Two notable events took place on Oct. 28, 1914. The New York Times reported about the first of them a couple of days later, under the headline "Mosquet Sunk by Emden; Paris Hears the French Destroyer Made a Gallant Fight." The Battle of Penang would go down in history as one of the lesser skirmishes of WWI.
Also on that day, a child was born to an Ashkenazi Jewish couple who had emigrated from Poland to New York. Eventually their son, Jonas Salk, would develop the first polio vaccine—but his birth went unremarked.
Few Americans today may recall the terror polio could instill; the AIDS crisis of the 1980s might be the closest comparison. Polio attacked tens of thousands of children annually. In 1952 the U.S. had 52,000 cases; more than 3,000 victims died of it and more than 21,000 were paralyzed. When the polio vaccine's success was announced, the public reacted as if a war had just been won—which, in a way, it had. (Still, the U.S. would not fully eradicate polio until 1979.)
On Sept. 27, 1960, Americans discussed the big news of the night before: the first televised presidential debate, between Richard Nixon and John F. Kennedy. Meanwhile Robert Noyce, Jay Last and a handful of other scientists were creating the first semiconductor integrated circuit—thereby making possible today's computers, smartphones and countless other digital devices. It was a quantum leap beyond ENIAC, an "advanced" computer that weighed many tons, had 18,000 vacuum tubes and took up as much space as a small house. For ENIAC's 50th anniversary it was replicated on a modern computer chip roughly one inch square.
In 1995, Americans glued themselves to their TV sets—the advent of America Online and Prodigy did not yet permit livestreaming—to watch the O.J. Simpson trial, which started three weeks after the GOP took control of Congress. Timothy McVeigh's bombing of the Alfred P. Murrah federal building in Oklahoma City killed scores; massacres in Rwanda killed thousands. Israelis and Palestinians reached an accord to hand over the West Bank to Arab control, thereby ensuring everlasting peace in the Middle East.
Meanwhile, an unemployed single mother on welfare was pecking away on a manual typewriter, finishing up the first book about a boy named Harry Potter. J.K. Rowling's series eventually would delight nearly the entire world (it has been translated into 74 languages), sell more than 450 million copies, and the movies would outperform even the Star Wars franchise at the box office.
So you never know.
This isn't to say politics and public affairs leave no mark on the world. Of course they do—and the wrong kinds of policies can do catastrophic harm. Who knows how many works of genius died in Treblinka's gas chambers, Russian gulags, Chinese laogai, or the civil war in Congo?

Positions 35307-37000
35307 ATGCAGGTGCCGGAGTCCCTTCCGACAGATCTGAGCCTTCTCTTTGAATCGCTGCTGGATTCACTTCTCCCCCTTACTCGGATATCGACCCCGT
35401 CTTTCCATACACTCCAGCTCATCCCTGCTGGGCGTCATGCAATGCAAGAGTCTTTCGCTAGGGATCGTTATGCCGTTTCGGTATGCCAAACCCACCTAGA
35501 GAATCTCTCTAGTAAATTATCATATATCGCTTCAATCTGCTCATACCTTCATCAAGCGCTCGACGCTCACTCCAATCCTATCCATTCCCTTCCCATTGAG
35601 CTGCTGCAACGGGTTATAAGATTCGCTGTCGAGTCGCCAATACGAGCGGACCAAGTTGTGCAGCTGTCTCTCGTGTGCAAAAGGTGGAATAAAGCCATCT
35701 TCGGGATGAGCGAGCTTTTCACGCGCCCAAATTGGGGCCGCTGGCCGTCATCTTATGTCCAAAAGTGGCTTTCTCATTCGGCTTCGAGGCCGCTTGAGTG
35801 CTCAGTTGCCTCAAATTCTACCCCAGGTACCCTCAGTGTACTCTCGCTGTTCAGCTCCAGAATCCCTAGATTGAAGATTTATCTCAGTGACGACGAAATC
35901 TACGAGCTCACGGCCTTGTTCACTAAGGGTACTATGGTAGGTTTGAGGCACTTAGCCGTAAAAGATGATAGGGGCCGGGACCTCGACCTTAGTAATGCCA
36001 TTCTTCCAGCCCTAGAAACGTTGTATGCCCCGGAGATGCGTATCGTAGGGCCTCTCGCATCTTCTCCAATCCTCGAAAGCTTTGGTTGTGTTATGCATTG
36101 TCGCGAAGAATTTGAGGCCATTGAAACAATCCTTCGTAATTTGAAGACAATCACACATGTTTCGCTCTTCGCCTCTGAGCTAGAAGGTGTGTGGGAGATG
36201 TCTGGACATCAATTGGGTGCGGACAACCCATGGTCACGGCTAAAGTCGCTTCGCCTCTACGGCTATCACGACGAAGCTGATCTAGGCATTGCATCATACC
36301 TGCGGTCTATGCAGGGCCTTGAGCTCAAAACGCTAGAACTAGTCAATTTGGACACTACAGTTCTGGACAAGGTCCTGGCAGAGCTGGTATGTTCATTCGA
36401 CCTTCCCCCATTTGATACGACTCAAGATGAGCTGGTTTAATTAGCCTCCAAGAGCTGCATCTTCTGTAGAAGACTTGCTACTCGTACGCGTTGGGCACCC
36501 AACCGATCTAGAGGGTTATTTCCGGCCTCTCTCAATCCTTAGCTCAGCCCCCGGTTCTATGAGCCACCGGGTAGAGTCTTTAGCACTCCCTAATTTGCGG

Still. Political history may be cyclical, or random, or teleological, but science and technology move in only one direction: forward. While we're arguing over Donald Trump's verbal flatulations and Hillary Clinton's emails—while Syrian president Bashar Assad and the Islamic State are competing for the title of Worst Butcher in the Islamic World—scientists 300 feet below the border between Switzerland and France are teasing out the secrets of the universe. They are searching for dark matter particles, and evidence of supersymmetry, and other mysteries with the help of the Large Hadron Collider, which, says Discover Magazine, "recreates the energetic environment of the first thousandth of a billionth of a second of the universe's existence." The LHC already has found the Higgs boson, the "God particle," which helps explain mass and whose existence was predicted 50 years ago.
Let that marinate for a moment. Before the first semiconductor integrated circuit was invented, scientists constructed mathematical models that enabled them to predict—correctly!—the existence of a subatomic particle that would be found only with the help of a supercollider whose construction would not begin until 1998. And what did you do at work today?
This week the Nobel Prize for physics went to two scientists few had ever heard of who showed that neutrinos have mass. Late last month scientists announced they had set a new record for quantum teleportation, transmitting photons instantaneously over 60 miles. What do these things mean for the average Joe in the street? Come back in a couple of decades for the answer.
Right now there's a young woman sitting in a Starbucks somewhere, ignoring the dirty looks from the baristas who are mad that she's rented a desk and five hours of free Wi-Fi for the price of an iced latte. But a few months from now she's going to launch the next Uber. Or find a cure for sickle-cell anemia. Or rock the world with a new sound that makes today's music seem like the tinny tune from a jack-in-the-box.
Right now the next Albert Einstein is figuring out cold fusion. The next Faulkner or Orwell or Tolkien is jotting down his big idea. The next Steve Jobs just finished her third-grade spelling test. The Gandhi of the Islamic world just woke up from a nap.
There's a lot of great news happening today. We just won't know about it for a while.